Rated PG-13, 119 min. Directed by Joss Whedon. Starring Nathan Fillion, Gina Torres, Alan Tudyk, Chiwetel Ejiofor, Morena Baccarin, Adam Baldwin, Jewel Staite, Sean Maher, Summer Glau, Ron Glass, David Krumholtz, Sarah Paulson.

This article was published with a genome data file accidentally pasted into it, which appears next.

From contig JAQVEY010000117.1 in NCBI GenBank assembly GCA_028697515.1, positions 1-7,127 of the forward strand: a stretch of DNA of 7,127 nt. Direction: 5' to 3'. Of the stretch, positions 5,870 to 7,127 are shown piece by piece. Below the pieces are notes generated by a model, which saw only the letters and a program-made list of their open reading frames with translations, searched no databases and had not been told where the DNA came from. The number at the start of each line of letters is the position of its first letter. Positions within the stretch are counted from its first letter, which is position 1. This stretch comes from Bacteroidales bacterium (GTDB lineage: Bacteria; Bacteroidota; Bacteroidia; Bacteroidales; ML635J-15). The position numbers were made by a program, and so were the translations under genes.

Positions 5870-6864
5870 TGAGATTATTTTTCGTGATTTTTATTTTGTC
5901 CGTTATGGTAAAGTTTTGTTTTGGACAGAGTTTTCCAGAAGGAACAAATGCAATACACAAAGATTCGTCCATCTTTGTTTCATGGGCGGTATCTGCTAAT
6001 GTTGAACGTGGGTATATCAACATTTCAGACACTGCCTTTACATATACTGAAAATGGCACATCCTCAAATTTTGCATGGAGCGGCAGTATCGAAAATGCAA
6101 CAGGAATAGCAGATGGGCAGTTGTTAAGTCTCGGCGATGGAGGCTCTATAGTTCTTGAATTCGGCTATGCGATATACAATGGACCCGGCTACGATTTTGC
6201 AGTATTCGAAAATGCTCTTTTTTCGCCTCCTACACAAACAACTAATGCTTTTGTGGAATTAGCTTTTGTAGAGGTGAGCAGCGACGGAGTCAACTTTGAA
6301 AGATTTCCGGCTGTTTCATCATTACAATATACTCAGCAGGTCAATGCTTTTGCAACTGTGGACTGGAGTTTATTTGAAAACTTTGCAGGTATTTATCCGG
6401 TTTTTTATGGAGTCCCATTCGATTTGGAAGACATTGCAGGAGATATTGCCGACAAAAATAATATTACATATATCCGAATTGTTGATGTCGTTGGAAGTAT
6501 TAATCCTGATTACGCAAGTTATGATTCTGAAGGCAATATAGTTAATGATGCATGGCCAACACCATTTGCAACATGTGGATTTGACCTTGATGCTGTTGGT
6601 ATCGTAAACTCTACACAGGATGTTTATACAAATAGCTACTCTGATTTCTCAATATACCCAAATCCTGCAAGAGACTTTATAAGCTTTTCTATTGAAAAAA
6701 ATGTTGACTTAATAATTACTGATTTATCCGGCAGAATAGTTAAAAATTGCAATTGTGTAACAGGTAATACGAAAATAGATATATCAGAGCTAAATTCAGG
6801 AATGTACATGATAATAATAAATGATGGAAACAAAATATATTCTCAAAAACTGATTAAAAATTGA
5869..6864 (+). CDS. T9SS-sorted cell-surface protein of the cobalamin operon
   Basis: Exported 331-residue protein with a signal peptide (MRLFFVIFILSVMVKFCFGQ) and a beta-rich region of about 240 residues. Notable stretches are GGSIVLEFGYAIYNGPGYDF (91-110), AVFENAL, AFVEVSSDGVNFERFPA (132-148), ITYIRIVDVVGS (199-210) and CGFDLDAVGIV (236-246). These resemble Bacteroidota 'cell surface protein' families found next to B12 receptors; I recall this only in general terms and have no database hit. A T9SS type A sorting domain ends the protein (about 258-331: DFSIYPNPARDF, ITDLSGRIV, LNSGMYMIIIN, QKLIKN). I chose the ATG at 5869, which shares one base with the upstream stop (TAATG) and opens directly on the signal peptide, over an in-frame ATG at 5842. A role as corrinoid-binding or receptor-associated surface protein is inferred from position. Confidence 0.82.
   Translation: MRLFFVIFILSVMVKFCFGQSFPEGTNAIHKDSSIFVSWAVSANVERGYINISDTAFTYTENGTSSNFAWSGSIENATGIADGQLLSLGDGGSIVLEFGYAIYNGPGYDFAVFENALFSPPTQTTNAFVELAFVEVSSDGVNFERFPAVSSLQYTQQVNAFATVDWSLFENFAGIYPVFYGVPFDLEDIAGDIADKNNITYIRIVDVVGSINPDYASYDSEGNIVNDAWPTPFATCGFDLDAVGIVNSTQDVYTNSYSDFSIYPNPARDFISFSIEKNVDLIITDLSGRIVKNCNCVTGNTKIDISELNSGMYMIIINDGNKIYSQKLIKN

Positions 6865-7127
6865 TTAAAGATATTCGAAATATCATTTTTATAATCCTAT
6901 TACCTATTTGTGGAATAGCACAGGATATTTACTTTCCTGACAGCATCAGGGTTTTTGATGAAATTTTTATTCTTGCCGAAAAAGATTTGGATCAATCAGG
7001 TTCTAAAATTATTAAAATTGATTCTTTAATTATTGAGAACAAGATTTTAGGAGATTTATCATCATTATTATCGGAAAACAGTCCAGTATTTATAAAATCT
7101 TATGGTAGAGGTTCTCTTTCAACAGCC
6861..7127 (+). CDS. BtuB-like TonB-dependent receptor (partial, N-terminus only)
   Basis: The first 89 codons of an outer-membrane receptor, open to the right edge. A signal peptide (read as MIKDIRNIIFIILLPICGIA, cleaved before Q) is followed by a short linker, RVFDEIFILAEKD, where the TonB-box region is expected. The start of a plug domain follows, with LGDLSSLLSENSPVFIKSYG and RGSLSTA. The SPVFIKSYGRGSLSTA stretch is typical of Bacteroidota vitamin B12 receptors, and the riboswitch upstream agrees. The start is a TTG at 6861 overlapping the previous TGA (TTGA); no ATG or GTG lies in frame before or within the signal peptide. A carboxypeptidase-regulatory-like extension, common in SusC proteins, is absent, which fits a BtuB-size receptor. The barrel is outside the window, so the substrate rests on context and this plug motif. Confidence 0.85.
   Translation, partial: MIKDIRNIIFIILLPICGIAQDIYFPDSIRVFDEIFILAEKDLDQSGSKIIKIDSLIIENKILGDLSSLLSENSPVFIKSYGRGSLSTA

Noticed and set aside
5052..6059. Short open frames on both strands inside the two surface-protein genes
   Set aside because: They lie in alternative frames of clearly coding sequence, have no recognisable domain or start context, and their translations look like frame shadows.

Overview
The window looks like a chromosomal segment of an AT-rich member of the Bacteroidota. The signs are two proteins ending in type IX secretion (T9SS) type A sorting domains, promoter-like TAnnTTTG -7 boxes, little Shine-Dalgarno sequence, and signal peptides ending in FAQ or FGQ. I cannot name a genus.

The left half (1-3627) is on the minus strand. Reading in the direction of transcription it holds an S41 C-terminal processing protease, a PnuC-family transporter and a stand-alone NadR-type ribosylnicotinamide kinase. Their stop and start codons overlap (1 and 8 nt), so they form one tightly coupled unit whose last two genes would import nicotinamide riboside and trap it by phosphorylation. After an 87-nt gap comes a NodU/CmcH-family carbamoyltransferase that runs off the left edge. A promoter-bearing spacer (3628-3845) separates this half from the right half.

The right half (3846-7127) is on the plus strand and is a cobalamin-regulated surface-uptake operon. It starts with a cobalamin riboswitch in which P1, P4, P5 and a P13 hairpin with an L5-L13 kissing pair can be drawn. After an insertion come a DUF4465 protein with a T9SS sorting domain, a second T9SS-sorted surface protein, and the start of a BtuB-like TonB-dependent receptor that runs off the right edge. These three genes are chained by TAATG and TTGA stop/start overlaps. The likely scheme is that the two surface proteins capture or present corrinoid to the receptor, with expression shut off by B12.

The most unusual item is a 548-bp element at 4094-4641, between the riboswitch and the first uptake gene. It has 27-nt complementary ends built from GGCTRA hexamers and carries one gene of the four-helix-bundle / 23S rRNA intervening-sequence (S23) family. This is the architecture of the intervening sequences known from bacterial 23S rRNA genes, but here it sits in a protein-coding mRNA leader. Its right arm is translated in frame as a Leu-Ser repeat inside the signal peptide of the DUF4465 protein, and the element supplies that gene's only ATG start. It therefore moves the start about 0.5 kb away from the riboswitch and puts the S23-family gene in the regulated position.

Hats off to Joss Whedon’s army of fans and their enduring ire over the cancellation of his 2002 television show, Firefly. Critics savaged the Western/sci-fi hybrid, viewers stayed away in droves, and Fox pulled the show midseason. But his fans’ continued devotion – and their DVD-buying dollars – kept if not the series then the idea of Firefly alive, which was enough to convince Universal to greenlight the feature film we now have before us called Serenity. Geek much? As a one-time obsessive of Whedon’s Buffy the Vampire Slayer who eventually wearied of its wisecracking Scooby gang (and, even more so, of its rabid fanbase), I’ll admit to some reluctance here. Having never watched the source show, I had two primary concerns about Serenity: Did it make sense, and did it suck? In short order: Yes (more or less), and no, not in the least. Newbies should pay close attention to the opening minutes, though, in which the backstory of this bizarro universe is laid out. The setting is 500 years in the future. A massive civil war has splintered the solar system, but the Alliance eventually squashed the insurrection and united the system under its singular rule. Rebel fighter Mal Reynolds (Fillion, square-jawed and irresistibly piss and vinegar) ended up on the losing side; he now captains the ship Serenity and its eccentric crew-cum-outlaws, crooking in the shadow of the Alliance. Serenity picks up here, with complications arising from the addition to the crew of a doctor (Maher) and his psychic sister, River (Glau). Seems River is precious cargo – she’s been trained by the government to be something of a killing machine – and the Alliance has dispatched an assassin (a chilling Ejiofor) to reclaim her. Serenity sticks to the same template of Whedon’s Buffy and Angel series: quip-happy, with a fixation on the supernatural or otherworldly, and a salty ensemble cast of characters bound by loyalty and tough love. But if it ain’t broke, don’t fix it: Those tried-and-true conventions have everything to do with Serenity’s charm. (A welcome surprise, however, is the film’s unique vernacular, which skips from cowboy to Chinese; once the giggliness of it wears off, the dialect achieves a peculiar sort of poetry.) Prior knowledge no doubt enriches the experience, clarifies certain relationships that are only hinted at in the film (indeed, some carry-over characters have very little to do here). But stand alone, Serenity evinces the kind of swashbuckling bonhomie that made so many of us fall in love with the original Star Wars films, a love that was mightily tested by George Lucas’ humorless prequels. There are restless stretches, sure, and the occasional nosedive into incomprehensibility, but they’re overwhelmed by the film’s comic fleet of foot, the aggressively staged action sequences, and a few shocks that very nearly knocked the wind out of me. And in a final tip of the hat, this time entirely to Whedon: Isn’t that just like a TV writer to make his cheeky central thesis the power of the televised image to foment revolution?
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